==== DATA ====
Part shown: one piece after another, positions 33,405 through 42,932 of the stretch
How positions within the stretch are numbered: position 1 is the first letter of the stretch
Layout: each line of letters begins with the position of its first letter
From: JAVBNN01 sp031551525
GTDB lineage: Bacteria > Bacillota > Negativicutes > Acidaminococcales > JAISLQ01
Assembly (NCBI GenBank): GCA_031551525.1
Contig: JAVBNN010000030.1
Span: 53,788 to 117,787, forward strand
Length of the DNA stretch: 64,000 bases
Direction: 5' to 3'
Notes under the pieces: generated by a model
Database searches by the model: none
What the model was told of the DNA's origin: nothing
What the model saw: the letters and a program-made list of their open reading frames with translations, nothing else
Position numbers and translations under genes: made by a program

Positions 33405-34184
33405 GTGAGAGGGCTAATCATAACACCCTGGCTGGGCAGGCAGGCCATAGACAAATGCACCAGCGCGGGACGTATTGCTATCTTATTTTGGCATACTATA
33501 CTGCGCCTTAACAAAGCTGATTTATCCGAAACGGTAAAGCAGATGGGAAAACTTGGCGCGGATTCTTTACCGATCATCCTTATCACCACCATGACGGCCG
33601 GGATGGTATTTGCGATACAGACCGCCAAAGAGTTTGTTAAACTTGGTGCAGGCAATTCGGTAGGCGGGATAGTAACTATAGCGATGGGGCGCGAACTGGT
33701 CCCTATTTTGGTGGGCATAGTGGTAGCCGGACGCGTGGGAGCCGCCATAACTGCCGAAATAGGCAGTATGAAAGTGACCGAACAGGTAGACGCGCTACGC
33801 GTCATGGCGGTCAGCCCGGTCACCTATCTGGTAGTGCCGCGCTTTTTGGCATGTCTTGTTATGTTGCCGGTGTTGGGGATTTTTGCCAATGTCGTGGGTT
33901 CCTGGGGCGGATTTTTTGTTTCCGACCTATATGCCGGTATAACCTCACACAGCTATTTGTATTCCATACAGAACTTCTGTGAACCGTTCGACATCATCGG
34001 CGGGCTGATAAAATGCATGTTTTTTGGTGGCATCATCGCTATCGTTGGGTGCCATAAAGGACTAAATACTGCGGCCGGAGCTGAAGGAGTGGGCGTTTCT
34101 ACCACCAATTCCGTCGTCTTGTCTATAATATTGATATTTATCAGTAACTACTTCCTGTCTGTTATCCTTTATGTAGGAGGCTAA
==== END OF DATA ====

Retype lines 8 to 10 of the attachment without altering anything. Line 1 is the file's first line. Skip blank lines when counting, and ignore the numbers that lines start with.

Span: 53,788 to 117,787, forward strand
Length of the DNA stretch: 64,000 bases
Direction: 5' to 3'